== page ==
Working to redirect to the true center is not easy; sometimes it can be extremely difficult. Somewhere in popular discourse, “ease” became a word that sat next to “spirituality”. Nothing could be further from the truth.
First of all, the question needs to be “easy” for whom? If “spirituality” is a lifestyle driven by concepts and ideals, then “our small self” does have an easy time of it. The ideals are the driving force to remain in the head and emote an effusive expression of those ideas. Next we ask, what is easy? The “what” of “spirituality” is an imaginative modification of the mind, which then remains focused on “ideals” and assures us of our righteousness and clarity. Our surety lasts until we hit the rock of reality and hurt like hell, and we lose our “sweetness” and “spirituality” completely.
Hopefully, we then search for real spiritual practice and are lucky enough to find a good practitioner and teacher. Once we have applied ourselves to true spiritual practice, we will see the error of ideas and ease.
When we realize that true spirituality is not idea-based, not emotion-based, not personality-based, not energy-based, we are then approaching the “whom”. The appearance of ease disappears and the confrontation and hard work become clear. As we continue down this path, we will see the value of hard work. We will understand how little we understood before, and we will want to delve deeper into the true practice—which, though not easy, will remove our pain and misery.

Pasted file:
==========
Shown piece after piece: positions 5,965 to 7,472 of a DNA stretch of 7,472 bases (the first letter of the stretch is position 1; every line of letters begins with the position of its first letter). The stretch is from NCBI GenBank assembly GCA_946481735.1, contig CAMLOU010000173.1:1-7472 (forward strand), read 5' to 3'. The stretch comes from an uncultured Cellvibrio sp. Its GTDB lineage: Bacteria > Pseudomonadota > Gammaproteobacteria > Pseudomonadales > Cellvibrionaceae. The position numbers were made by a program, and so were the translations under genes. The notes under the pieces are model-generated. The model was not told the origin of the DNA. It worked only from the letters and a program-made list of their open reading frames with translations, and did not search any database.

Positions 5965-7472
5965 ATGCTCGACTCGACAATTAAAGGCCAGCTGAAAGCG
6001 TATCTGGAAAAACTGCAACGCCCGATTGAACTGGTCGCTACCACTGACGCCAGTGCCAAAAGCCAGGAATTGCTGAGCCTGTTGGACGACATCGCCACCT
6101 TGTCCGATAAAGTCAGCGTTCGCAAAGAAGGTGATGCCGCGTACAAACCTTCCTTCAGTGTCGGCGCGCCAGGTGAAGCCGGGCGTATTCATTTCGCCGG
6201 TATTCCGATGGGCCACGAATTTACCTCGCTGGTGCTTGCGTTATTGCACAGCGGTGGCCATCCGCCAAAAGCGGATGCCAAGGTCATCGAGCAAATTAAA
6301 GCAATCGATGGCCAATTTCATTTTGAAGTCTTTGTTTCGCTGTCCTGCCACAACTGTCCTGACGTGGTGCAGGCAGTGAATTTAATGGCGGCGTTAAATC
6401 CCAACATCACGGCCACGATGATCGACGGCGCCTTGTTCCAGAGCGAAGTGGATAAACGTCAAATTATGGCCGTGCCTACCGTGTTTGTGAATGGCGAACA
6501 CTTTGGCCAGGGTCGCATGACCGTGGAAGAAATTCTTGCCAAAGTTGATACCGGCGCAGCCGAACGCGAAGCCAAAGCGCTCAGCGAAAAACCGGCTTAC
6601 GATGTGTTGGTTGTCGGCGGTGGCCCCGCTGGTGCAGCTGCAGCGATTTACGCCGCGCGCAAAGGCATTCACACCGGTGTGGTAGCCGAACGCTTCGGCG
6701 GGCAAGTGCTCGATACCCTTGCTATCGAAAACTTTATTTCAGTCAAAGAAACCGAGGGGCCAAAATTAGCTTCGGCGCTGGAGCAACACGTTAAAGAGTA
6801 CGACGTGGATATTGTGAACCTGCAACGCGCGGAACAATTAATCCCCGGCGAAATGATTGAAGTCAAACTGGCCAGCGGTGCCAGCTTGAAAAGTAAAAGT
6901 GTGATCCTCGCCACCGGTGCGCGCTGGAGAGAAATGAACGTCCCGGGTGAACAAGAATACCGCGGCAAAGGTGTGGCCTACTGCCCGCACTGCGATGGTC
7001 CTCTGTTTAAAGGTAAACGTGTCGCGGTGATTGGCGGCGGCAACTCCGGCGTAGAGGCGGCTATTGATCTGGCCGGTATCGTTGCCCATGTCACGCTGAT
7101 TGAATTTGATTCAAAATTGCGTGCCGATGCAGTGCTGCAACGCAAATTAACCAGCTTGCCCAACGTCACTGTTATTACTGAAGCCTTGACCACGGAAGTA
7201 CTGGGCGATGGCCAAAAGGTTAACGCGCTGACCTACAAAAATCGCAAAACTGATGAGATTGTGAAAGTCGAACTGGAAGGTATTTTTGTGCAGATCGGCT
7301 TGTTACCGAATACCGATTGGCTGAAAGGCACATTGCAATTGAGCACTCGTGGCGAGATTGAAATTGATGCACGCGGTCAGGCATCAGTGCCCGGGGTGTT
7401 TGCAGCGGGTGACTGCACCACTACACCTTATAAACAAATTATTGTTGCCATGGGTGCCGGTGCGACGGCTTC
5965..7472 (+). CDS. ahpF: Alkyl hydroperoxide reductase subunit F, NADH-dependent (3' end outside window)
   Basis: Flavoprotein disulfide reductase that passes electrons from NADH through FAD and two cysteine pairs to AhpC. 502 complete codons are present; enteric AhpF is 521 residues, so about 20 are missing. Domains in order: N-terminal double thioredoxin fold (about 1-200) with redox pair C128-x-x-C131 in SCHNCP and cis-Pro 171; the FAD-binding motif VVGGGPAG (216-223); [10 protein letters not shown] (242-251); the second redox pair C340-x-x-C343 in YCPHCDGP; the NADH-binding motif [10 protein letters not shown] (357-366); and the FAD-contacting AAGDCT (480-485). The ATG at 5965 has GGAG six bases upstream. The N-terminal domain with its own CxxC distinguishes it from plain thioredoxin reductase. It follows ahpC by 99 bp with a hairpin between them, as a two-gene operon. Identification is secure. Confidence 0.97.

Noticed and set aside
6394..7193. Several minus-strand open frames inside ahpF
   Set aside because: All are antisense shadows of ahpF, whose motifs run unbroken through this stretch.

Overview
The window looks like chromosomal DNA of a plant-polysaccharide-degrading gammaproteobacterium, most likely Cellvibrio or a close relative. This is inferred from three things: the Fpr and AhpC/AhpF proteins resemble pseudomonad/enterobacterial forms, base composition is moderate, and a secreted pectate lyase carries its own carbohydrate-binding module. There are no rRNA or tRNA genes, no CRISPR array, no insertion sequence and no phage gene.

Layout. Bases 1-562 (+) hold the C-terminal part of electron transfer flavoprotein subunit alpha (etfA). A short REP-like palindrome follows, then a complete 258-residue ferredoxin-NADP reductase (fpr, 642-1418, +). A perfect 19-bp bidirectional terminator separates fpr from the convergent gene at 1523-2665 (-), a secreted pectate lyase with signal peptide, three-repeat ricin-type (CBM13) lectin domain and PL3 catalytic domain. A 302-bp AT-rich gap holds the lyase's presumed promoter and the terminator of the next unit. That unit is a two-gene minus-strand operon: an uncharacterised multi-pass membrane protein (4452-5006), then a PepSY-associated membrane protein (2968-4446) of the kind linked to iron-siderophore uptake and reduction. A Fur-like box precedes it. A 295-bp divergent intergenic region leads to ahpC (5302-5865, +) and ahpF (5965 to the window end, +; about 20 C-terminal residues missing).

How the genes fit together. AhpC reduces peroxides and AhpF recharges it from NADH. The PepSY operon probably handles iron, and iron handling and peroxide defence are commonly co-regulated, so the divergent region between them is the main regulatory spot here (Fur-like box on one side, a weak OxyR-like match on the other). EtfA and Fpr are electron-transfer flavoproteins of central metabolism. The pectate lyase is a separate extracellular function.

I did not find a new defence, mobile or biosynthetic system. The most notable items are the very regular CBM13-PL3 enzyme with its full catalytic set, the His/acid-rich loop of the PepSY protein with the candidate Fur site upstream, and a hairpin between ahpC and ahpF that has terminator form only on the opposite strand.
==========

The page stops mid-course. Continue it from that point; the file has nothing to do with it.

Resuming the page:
Getting the outside world to change is not the goal of practice. If we align ourselves properly, we will see that what must change is how we approach the world, though the world itself may not change at all. We will just relate with it differently, which will make all the difference to us. Our job is to change us. Our job is to remove our ignorance, to remove our attachment to the ephemeral centers of life, and return to our true center in the Heart. Remember: if you can perceive something, it cannot be you. You are the true perceiver. The small self cannot be us, and we should know this because it is not self-illuminative. Sometimes the mind appears to be us, and sometimes we are aware of witnessing it. We are the perceiver; we are never the object.
So when we think we are practicing and we are “sweet” and “nice”, look out. We are probably centered in an idea. In its fickleness, the mind will move on from that center to a new, more attractive center. None of these is who we are; they are just a bunch of words we have brought together to fool ourselves. We are locating ourselves in an ever-changing vehicle. Not until we let go and turn to the hard, disciplined work of real spiritual practice will the light of Grace shine and guide our effort in the right direction. Then we will rest in our true nature. Remaining in our true center no longer will be hard work; it will be just what we do and are. We will be riding the horse in the direction it is going, Home.
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